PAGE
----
Volkswagen has a thing for the Microbus: the company now has not one but two electric interpretations of the iconic 60s vehicle, though ironically the one that looks most traditional is actually the most unusual. Unveiled at the launch of the new Innovation and Engineering Center California (IECC), the latest iteration of two decades of work in Silicon Valley, the VW Type 20 concept explores some of the most cutting-edge technologies the automaker is developing.
While VW has shown off the ID. BUZZ concept already, and indeed confirmed that its futuristic all-electric Microbus is headed to production as well, the Type 20 concept takes a very different approach. VW’s IECC team took a 1962 Type 2 11-window Microbus, then gave it an electric upgrade among other changes.
Gone is the gas engine, replaced with a 120 horsepower, 173 lb-ft torque electric drive. That’s powered by a 10 kWh battery and a 2,500 watt onboard charger. An active pneumatic suspension system allows the Type 20 to rise up as the driver approaches – as well as providing sufficient support for the new electric drivetrain.
To go with the EV drive, there’s also an onboard AI with a conversational digital assistant. The VW badge at the front lights up as the Type 20 assistant talks, with facial recognition spotting who is approaching. You can ask the AI what the level of battery charge is, for instance. VW envisages the technology also being useful for future ride-share vehicle services, so that you could ask the car if it’s the one you reserved ahead of time.
There are some foibles, as you might expect when you’re dealing with a base vehicle that’s more than fifty years old. For a start, it’s an EV with a clutch pedal and a transmission still. That, VW’s engineers say, makes for a driving experience that is fairly unusual in the category. Inside, a re-trimmed cabin integrates a holographic display in the dashboard, among other improvements.
Most noticeable, certainly, are the bright orange components. They’re not just aesthetic changes: VW has used generative design to create them, coming up with the most efficient shapes for the wheels, steering wheels, side mirror supports, and other trim elements. The result is an oddly organic set of shapes, as though the components have grown rather than been designed. It’s practical, too, saving weight compared to traditional components. Indeed, weight saving technologies are found throughout the concept: the shiny VW badges on the wheels, for example, are 3D printed and then electroplated, even though they look just like machined aluminum.
Innovation takes time – and money
Like most automakers, VW Group has had a footprint in the Valley for some time now. Two decades ago, the team at what’s now known as the Innovation and Engineering Center California was tasked with finding technologies that could add to the “cohesive user experience” of the automaker’s vehicles, Nikolai Reimer, SVP and Executive Director of the facility says. Over time, that has come to encompass smartphones and AI, along with electrification, autonomous driving, and more.
It’s the cutting edge of Volkswagen’s 52,000 engineers worldwide, and what amounts to 13.6 billion in research & development investment in 2018 alone. Most recently, the public evidence of that has been the MEB platform, Volkswagen’s electrified architecture which will underpin vehicles from SEAT and VW city cars, through a fully-electric Microbus, to luxury models from Audi and Porsche.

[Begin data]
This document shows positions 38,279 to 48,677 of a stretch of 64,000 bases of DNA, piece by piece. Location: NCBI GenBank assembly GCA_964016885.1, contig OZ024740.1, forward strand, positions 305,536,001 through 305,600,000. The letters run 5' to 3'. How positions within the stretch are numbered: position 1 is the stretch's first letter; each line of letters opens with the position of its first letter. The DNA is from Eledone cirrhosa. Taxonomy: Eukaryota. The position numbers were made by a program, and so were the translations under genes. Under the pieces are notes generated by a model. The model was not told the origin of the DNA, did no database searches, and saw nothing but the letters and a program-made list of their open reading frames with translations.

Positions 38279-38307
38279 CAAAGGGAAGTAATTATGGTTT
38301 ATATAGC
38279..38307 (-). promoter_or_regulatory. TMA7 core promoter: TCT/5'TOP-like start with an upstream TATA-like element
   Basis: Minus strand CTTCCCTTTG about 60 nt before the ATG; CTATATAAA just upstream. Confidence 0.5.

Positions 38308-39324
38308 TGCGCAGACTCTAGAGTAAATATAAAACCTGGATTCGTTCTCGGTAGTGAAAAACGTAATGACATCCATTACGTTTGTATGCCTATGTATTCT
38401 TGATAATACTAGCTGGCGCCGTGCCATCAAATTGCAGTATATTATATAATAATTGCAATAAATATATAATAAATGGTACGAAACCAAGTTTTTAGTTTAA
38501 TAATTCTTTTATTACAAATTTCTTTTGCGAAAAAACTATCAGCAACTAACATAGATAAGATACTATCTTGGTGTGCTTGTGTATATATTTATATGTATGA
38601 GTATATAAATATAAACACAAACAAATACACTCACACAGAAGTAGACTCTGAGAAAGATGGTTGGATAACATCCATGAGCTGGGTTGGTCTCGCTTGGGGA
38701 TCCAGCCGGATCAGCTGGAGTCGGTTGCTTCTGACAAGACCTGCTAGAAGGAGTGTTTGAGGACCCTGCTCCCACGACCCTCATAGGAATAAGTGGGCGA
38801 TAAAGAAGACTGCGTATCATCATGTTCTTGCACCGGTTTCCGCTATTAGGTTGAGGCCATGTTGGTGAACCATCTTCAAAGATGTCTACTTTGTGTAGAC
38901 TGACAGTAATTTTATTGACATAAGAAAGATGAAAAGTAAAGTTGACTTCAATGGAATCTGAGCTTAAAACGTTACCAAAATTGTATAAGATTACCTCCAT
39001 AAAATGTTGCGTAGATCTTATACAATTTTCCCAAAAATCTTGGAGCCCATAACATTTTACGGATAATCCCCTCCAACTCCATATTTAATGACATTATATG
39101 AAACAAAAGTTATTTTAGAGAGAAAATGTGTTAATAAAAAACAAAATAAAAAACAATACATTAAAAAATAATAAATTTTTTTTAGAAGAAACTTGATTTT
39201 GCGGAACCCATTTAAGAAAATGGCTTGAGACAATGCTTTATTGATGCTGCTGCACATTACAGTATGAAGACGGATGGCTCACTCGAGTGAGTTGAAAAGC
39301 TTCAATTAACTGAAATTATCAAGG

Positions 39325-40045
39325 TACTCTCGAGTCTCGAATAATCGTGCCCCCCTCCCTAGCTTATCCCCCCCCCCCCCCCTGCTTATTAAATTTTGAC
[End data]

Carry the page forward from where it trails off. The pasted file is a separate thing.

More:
Just as VW has transitioned from internal combustion alone, to electrification, so its Silicon Valley team has had to evolve from its three employees back in 1998, to more than 200 employees and contractors today. On the one hand, the Engineering Center California is now tasked with VW’s Connected Infotainment and ADAS. The Innovation Center California, meanwhile, joins the Innovation Center Europe in Wolfsburg, Germany, and the Innovation Center Asia, in Beijing, to develop tomorrow’s technologies and the ways they could be delivered to production models.
“We quickly learned that successful products are not simply possible from having cool technology,” Reimer explains. “It’s easy to drift off and continue to innovate without thinking what the real world impact is. True innovation always has real world impact.”
Big ideas, tiny parts
Clearly, the Type 20 is never coming to market. What VW is hoping its concept Microbus will do, though, is raise the prominence of technologies it’s already starting to use in its production vehicles.
Future VW group cars aren’t going to sprout weird, organic side mirrors or kooky, wavy wheels. What they do already have, though, is additive printed components: Lamborghini is using the technologies pioneered by the IECC for fuel caps and other parts in its latest models. The AI system in the Type 20, similarly, could end up sharing its biometric unlocking and pre-emptive driver settings with upcoming luxury cars.
On the one hand, that might seem like a comedown from some of the technologies the engineers at the IECC are developing, and from concepts like the Type 20. The reality, though, is that anything the Silicon Valley team comes up with has to also fit in with the behemoth that is VW Group. It’s a balance of innovation and practicality that the Innovation and Engineering Center California group is all too aware of. “It also gives a sense of urgency,” director Nikolai Reimer explains. “To stay relevant. And, act the end of the day, to win.”